The dissolution of a buyer-supplier relationship can have significant implications for both firms. This paper adopts a process-based research approach to examine the buyer-supplier relationship dissolution process. Using the exemplar case of the Ford-Firestone breakup, we cull from newspaper stories, congressional hearing documents, and press releases to code a historical sequence of events. We then use a mixed-method approach to process study, combining techniques of both qualitative and quantitative analyses to identify patterns within the event sequence. This approach provides researchers with a number of advantages over the traditional retrospective interview or observational and ethnographical material documentary. These include improved reliability by avoiding the problem of memory loss in retrospective interviews, reduced informant bias and/or loss of objectivity, increased single-case generality, and longitudinal design efficiency. Findings show that under the stress of a product failure, buyer-supplier dissolution is preceded by cycles of blame, market and government authority pressure, and organizational restructuring by the buyer. These findings suggest dissolution dynamically depends on both how the buyer and supplier interact with one another, and how they individually interact with external stakeholders.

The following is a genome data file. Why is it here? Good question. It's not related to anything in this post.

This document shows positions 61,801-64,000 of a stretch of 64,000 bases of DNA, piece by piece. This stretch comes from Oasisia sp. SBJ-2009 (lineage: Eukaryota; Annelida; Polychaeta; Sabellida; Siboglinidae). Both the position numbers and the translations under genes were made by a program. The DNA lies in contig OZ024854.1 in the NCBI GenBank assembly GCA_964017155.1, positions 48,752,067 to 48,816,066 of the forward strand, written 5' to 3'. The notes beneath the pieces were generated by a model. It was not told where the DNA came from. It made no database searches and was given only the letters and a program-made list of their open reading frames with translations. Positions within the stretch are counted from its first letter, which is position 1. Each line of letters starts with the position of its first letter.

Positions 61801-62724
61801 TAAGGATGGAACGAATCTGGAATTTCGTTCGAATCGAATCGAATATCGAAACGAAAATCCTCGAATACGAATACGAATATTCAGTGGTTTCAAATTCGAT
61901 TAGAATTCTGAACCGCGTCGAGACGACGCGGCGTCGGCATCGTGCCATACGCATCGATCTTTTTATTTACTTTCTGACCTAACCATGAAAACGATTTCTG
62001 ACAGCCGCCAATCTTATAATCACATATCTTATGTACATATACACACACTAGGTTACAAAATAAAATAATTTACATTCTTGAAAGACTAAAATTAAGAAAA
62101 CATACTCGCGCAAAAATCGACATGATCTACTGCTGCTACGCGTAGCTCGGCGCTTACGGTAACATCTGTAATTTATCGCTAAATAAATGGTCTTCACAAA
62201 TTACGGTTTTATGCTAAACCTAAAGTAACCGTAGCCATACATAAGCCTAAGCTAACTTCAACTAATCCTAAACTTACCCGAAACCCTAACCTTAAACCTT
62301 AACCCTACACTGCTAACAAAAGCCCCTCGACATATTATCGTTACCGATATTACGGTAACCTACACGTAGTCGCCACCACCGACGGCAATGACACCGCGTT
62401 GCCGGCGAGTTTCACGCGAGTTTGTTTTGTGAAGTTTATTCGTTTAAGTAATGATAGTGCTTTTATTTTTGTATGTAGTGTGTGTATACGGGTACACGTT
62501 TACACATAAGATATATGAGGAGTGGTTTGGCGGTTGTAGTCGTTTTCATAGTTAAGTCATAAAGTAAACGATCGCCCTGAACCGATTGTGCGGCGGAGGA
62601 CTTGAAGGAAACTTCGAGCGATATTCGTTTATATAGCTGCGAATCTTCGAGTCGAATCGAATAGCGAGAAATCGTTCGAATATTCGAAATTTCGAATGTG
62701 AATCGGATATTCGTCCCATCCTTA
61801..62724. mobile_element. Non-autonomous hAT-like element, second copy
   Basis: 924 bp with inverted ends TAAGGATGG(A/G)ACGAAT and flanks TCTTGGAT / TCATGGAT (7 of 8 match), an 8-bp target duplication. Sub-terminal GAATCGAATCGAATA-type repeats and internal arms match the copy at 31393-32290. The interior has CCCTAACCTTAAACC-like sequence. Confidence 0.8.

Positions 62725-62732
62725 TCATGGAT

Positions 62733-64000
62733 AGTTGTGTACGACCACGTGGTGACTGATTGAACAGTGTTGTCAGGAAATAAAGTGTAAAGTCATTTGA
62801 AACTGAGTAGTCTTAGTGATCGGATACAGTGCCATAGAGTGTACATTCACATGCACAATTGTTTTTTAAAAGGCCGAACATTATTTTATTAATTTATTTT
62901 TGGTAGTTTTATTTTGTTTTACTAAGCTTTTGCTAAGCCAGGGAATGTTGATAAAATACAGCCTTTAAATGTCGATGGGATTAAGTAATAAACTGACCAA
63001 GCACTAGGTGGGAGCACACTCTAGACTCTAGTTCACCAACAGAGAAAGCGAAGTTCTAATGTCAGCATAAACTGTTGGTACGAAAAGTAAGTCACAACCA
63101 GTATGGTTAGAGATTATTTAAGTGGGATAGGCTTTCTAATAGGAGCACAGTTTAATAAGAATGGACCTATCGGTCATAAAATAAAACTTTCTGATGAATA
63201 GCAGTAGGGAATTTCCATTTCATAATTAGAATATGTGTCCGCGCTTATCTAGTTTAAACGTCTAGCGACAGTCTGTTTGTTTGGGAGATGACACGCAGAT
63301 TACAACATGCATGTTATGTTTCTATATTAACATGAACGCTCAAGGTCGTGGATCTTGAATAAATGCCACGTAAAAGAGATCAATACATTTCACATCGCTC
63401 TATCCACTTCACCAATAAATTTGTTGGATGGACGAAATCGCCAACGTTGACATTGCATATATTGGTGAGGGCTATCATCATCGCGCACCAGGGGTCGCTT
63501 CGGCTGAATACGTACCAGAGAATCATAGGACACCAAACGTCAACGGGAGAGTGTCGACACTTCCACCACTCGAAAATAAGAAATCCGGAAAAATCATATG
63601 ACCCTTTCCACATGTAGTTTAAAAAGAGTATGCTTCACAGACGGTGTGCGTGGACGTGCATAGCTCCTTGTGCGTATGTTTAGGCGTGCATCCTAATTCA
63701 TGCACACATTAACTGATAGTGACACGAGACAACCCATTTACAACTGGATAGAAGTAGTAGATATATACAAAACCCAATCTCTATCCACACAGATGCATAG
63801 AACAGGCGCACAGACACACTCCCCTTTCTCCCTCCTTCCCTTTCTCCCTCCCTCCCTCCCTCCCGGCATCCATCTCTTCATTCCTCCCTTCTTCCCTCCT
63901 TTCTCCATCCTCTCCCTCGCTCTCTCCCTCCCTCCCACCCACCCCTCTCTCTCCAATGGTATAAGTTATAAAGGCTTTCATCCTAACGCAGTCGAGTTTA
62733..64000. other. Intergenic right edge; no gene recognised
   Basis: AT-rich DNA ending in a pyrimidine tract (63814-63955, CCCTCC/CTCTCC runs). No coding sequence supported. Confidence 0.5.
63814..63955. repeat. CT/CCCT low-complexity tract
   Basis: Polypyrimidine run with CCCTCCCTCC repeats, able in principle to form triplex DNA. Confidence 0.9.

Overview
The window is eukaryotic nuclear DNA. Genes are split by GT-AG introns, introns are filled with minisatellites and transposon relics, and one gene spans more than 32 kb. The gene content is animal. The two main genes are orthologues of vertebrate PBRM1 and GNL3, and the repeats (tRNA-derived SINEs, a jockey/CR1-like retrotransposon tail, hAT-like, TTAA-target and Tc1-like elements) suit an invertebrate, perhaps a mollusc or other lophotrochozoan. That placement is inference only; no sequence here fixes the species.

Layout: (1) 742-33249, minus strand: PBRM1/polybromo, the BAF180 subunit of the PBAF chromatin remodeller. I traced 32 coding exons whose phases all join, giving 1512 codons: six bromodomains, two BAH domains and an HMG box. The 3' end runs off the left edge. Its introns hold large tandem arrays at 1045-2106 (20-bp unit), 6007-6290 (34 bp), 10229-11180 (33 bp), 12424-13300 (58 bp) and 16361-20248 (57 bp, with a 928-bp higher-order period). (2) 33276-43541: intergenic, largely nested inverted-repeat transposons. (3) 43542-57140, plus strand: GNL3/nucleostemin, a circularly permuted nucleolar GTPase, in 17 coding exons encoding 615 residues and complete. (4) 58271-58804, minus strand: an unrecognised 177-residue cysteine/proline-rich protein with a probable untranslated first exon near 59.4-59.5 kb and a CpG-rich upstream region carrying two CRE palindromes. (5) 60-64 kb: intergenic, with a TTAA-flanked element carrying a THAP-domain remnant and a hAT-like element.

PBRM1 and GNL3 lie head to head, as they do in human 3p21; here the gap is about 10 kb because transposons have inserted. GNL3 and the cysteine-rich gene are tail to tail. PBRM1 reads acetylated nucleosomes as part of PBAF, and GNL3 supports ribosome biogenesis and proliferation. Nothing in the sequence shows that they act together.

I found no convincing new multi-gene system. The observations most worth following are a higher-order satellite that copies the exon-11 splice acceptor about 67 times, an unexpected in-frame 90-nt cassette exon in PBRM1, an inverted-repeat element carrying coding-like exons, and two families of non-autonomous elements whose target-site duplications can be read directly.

- Automobile industry
- Event analysis
- Manufacturer-supplier relationship dissolution
- Quantitative analysis in process research
- Strategic buyer-supplier relationship
ASJC Scopus subject areas
- Strategy and Management